It was only a few years ago that the battleship Bismarck had been built here by Blohm & Voss. It was from here that nearly fifty per cent of the German U-boat fleet had first slid down the gangways into the sea. Stave could still see some fifteen almost finished hulls, tubes of grey steel, some sixty or seventy metres long, with the closed torpedo door flaps in their hulls, rudders, gleaming propellor screws, a few of them so new they could almost set off immediately to patrol the seas, others already half-submerged beneath the waters of the basin, like stranded whales. Two or three of the wrecks looked as if they had been beaten to death by some giant right here in the shipyard. The British and Americans had bombed Blohm & Voss again and again.

Stave looked at the mountains of rubble, stretching hundreds of metres in every direction: toppled chimneys lying on the two- to three-hundred metre docks, the walls of which had been blown in, heaps of molten metal produced in a matter of seconds in the ferocious heat. Bracken and sorrel bushes sprouted from the broken cobblestones. The old bulkheads with their shattered concrete now covered in verdigris. Beyond the last of the docks the Elbe flowed on, fast and grey. And beyond that again ruins upon ruins with only the tower of St Michael’s rising in the heat haze like some giant tombstone.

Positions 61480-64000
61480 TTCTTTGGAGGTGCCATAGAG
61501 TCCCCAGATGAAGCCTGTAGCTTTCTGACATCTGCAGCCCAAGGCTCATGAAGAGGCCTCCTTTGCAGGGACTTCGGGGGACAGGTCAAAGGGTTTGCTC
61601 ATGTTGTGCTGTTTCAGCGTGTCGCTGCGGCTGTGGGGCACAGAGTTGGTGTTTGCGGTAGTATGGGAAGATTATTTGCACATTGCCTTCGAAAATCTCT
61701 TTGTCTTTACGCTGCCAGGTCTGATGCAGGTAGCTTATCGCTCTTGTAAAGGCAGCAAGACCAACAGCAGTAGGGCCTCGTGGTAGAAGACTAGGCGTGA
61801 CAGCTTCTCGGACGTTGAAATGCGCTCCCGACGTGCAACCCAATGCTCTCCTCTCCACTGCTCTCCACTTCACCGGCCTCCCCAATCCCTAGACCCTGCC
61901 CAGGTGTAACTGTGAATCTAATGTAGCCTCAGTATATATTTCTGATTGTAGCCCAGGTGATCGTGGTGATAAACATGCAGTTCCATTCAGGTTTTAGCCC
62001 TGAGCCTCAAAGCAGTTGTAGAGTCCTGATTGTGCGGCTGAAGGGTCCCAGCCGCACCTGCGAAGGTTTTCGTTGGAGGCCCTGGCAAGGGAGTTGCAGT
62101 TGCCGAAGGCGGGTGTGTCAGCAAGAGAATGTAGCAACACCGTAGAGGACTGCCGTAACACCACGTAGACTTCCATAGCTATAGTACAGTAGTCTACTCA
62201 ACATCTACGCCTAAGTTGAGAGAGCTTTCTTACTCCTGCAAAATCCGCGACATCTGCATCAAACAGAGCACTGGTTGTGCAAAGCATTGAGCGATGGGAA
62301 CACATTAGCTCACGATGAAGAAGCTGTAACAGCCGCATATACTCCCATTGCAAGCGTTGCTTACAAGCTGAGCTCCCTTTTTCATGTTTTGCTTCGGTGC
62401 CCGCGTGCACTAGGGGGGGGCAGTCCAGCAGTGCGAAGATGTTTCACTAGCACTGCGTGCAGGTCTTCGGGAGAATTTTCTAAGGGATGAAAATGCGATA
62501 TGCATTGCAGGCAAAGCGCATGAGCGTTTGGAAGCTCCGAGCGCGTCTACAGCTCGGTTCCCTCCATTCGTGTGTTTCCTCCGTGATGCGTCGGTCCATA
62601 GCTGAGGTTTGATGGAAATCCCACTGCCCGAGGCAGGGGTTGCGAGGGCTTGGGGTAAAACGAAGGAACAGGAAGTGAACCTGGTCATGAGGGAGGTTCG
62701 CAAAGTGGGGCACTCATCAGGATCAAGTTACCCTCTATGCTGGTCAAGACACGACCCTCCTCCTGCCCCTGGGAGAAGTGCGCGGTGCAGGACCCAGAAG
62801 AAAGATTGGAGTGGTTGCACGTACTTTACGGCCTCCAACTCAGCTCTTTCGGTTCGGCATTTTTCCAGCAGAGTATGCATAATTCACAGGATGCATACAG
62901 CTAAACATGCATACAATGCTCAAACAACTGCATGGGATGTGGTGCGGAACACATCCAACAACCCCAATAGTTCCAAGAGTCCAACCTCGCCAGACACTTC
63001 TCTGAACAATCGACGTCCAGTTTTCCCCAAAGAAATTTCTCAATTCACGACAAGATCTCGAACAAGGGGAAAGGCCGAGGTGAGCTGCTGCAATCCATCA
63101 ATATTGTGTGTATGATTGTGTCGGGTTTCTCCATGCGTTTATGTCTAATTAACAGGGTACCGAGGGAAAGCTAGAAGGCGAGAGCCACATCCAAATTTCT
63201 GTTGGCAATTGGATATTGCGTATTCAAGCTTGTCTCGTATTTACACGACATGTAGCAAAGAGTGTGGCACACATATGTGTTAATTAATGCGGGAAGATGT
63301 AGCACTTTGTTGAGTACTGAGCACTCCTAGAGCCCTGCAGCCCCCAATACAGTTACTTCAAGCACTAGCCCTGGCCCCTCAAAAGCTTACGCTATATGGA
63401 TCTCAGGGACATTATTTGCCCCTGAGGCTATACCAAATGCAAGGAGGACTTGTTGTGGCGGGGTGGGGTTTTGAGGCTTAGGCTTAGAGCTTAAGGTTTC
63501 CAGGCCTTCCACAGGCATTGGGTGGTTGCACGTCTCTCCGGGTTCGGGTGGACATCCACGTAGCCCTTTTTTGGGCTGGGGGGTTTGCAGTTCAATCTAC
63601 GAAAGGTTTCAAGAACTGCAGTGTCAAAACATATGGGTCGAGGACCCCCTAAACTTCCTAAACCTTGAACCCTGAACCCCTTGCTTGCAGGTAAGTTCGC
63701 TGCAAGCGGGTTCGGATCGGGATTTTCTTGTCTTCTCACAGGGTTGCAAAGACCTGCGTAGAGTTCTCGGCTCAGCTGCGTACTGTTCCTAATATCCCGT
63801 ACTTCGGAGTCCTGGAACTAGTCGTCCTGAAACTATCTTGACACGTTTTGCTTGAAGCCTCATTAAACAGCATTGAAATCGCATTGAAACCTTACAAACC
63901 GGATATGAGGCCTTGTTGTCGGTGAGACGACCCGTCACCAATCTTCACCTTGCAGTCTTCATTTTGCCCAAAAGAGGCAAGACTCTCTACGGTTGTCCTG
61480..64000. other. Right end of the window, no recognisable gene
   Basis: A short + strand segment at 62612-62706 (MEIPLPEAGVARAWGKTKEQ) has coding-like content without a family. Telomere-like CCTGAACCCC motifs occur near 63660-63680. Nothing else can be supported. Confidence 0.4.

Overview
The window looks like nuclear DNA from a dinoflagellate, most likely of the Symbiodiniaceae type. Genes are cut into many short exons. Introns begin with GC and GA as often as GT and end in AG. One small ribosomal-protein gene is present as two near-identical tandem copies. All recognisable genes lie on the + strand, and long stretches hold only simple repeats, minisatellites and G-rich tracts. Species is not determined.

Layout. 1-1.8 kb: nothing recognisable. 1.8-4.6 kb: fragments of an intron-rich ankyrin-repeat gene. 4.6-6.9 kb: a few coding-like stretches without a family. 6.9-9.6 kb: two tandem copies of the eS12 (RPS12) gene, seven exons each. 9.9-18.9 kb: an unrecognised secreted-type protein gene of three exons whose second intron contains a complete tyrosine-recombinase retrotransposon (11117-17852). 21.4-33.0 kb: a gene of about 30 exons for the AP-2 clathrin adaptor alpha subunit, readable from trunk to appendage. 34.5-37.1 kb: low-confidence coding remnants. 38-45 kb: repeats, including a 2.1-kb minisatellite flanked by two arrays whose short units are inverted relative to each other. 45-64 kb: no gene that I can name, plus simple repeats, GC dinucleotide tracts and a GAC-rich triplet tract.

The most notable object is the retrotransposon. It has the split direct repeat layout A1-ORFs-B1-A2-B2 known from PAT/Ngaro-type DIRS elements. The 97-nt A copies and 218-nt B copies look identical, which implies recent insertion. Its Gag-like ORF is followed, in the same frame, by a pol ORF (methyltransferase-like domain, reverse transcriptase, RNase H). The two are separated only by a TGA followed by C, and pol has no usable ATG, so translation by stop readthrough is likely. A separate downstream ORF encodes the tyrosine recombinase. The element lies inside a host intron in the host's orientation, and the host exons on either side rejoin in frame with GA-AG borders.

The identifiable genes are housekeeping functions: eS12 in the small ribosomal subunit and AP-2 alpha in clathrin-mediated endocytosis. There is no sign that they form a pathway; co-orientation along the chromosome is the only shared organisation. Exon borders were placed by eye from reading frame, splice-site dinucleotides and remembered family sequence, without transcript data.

Only a few years ago, even in the CID headquarters, they could hear the sound of the jackhammers echoing across the Elbe like a low humming, as continuous and unremarkable as the gurgling sound of a waterfall: after a while you simply didn’t notice it any more.

Now it was almost totally silent. There were no ships in the docks, no sparks flying from welding machines or ice saws. The only noise came from a crane on rails at the far end of the dock, jerking and creaking as it pulled steel girders out of the ruins of a building and piled them on to a barge floating on the Elbe: material that could be melted down and recycled somewhere.

A fireman colleague of the specialist in the warehouse crawled over to the crouching police.

‘How much longer is he going to take?’ Stave asked him. He noticed that he was speaking softly, as if a word pronounced too loudly might set off the unexploded bomb.